Former CIA agent Valerie Plame was hung out to dry when journalist Robert Novak revealed her identity in 2003. Novak later admitted his information was from a government source, and many suspect this leak and her forced retirement was retaliation by the Bush administration for the New York Times editorial her husband, former Ambassador Joseph Wilson, wrote about the U.S. invasion of Iraq.

The revelation and its effect on the couple's lives and marriage is the basis of Doug Liman's new drama, 'Fair Game.' Naomi Watts plays Plame, a private woman whose life as an active CIA agent surprised her closest friends. Sean Penn plays her husband Joe Wilson, the outspoken former ambassador whose dedication to justice is only rivaled by his love for his wronged wife.

What was it like reuniting with Sean Penn again ('21 Grams'), especially on a movie that seems like it would be of particular interest to everyone involved?
Look, it was great knowing that Sean and I would get to be on a set together again, and it was great that we could create the family history or chemistry that this movie needed. In a very short amount of time, we kind of all came together and the project was underway very quickly; there wasn't a lot of rehearsal time, prep time. So it was great for that reason. In terms of what the story's about, I mean I was drawn to this in the same way I'm drawn to any character I take on. It's the essence of who that woman is and how she changes, how she evolves, what she goes through, and she went through extraordinary things, and that's what drew me. I didn't take it because of my political beliefs.


'Fair Game' takes a very public story and shows the private side of it -- specifically Valerie Plame's marriage. I know there were a lot of difficulties researching the CIA aspect of the role. Was it difficult to research that with her emotionally?
She has a clause that she still has to honor in protecting any secrets -- that's part of her work and relationship with the CIA, and you know, it was pointless asking questions because you knew the answer that you'd get, which was she's not at liberty. So really there was a great deal of information in her book, although there was a lot redacted, and then the facts from the Libby trial and we focused around that. The rest to me, that I really wanted to focus on, was her and who she was as a woman, as a wife, as a professional, as a mother, and how she dealt with all those things while facing the biggest battle of her life.

Was she as private about her marriage as she had to be about her work in the CIA?
Yeah, she's not someone that wears her heart on her sleeve. She doesn't sort of tell you -- you know, certain people walk into the room and they're just easy to read, and she's not that. She takes time, and whether that's who she was and then she trained, or if it happened the other way around, I don't know. But I'm a bit like that too, so I can relate to that. So the first couple of our meetings were kind of careful and very much watching each other and trying to absorb and trying to figure each other out. But then when it came close to shooting time, or maybe we'd already shot one day or something, I took her out to dinner and we had a bottle of wine and I just got into the nitty gritty. And like I said, the personal questions -- quite confronting questions -- and she was pretty forthcoming about them by then.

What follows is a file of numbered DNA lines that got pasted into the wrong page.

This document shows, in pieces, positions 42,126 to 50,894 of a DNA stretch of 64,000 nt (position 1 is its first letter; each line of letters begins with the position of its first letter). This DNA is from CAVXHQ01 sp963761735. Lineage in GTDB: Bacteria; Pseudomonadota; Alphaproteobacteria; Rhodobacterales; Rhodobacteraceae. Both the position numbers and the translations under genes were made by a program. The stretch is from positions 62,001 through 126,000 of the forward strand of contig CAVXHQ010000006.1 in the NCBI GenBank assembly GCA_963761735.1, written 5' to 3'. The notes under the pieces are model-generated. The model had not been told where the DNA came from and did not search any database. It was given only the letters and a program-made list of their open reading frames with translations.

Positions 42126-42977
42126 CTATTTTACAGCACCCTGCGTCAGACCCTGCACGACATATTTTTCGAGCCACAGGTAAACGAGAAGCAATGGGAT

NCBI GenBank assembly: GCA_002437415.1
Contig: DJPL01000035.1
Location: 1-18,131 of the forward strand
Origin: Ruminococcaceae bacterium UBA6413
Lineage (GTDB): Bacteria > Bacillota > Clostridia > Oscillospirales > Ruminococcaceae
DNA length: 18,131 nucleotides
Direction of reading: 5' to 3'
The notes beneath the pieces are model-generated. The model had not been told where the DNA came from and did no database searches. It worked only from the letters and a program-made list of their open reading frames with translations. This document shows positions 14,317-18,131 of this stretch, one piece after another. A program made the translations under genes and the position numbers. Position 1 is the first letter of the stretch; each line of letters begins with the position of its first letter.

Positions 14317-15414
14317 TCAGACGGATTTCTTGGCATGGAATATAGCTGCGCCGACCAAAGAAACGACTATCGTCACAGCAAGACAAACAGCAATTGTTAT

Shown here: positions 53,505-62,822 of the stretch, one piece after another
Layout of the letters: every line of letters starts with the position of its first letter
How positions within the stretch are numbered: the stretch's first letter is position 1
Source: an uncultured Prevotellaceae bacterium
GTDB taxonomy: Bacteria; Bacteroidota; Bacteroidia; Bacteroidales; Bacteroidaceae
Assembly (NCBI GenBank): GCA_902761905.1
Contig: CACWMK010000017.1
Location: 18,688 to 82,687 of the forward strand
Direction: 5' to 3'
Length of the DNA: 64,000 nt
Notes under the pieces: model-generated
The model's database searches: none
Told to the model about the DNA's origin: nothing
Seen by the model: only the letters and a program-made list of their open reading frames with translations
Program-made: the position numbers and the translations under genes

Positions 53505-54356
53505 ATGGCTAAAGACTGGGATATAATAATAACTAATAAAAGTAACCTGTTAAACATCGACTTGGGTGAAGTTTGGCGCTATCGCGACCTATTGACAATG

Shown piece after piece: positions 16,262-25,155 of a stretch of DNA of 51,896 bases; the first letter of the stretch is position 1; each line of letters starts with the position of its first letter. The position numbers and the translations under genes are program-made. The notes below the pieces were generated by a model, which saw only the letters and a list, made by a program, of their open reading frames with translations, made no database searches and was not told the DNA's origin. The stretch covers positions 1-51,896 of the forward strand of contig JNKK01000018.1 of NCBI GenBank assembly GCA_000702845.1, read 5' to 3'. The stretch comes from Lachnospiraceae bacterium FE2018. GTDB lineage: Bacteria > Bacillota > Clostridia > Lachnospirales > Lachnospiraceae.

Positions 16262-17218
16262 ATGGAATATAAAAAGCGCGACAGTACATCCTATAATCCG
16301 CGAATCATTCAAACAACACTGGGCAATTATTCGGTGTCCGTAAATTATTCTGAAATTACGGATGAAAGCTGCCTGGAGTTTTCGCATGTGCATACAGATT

There are some very intense marital scenes. What was the dynamic between Plame and Wilson?
When I heard her speak about her relationship, it was, for the two of them, it was pretty much love at first sight. She knew who he was ... Any time she goes anywhere, she's always got the information on who's there in the room, what they do, what they've done, and that was the case with the two of them when they came together. And they just kind of fell into each other. They're very different people, but they complement each other very well. She's, like I said, careful and sort of harder to read, and Joe wears his heart on his sleeve. He's very gregarious, he's outgoing, and she's soft-spoken.

Did you have any interesting or extraordinary experiences filming in the movie's disparate locations?
Oh yeah, I remember filming in Cairo -- and the way Doug films, it's kind of organized chaos, and when we were going to different countries, not very organized [laughs]. He'd always have the camera on, no matter what, so you better not turn up to set with a roller in your hair or something. He just loves to shoot from any angle -- it's kind of how he is. He's spontaneous and reckless, and he gets great stuff because of it. I just remember in Cairo, he was like, "Okay, I just want to get you walking around the street," and usually when you do that in America, you've got somebody operating the traffic and you've got ADs; you've got people -- it's all very controlled. We're always thinking of what could go wrong and the consequences. But in Cairo, it was like, we were losing light; let's just cross the street! And I know this may sound funny, but crossing the street in Cairo, it's so busy and people were driving in such a crazy way, it was literally life threatening.


What's the difficulty of playing a real person but also making a role your own, as you did?
It is a hard thing to juggle with. This is not a documentary, and so you have to take creative license and make the drama interesting, and you know, it's not a history lesson. At the heart of the story was their marriage and how they dealt with that and all the blows that were thrown at them. But yeah, it's extra pressure when you're playing someone that's alive and very much around. And she was involved in the project; she was a consultant, and because of her, the nature of her story, what happened to her, the level of betrayal and injustice was so monumental that you want to serve her in the best possible way and get the story across and tell it truthfully.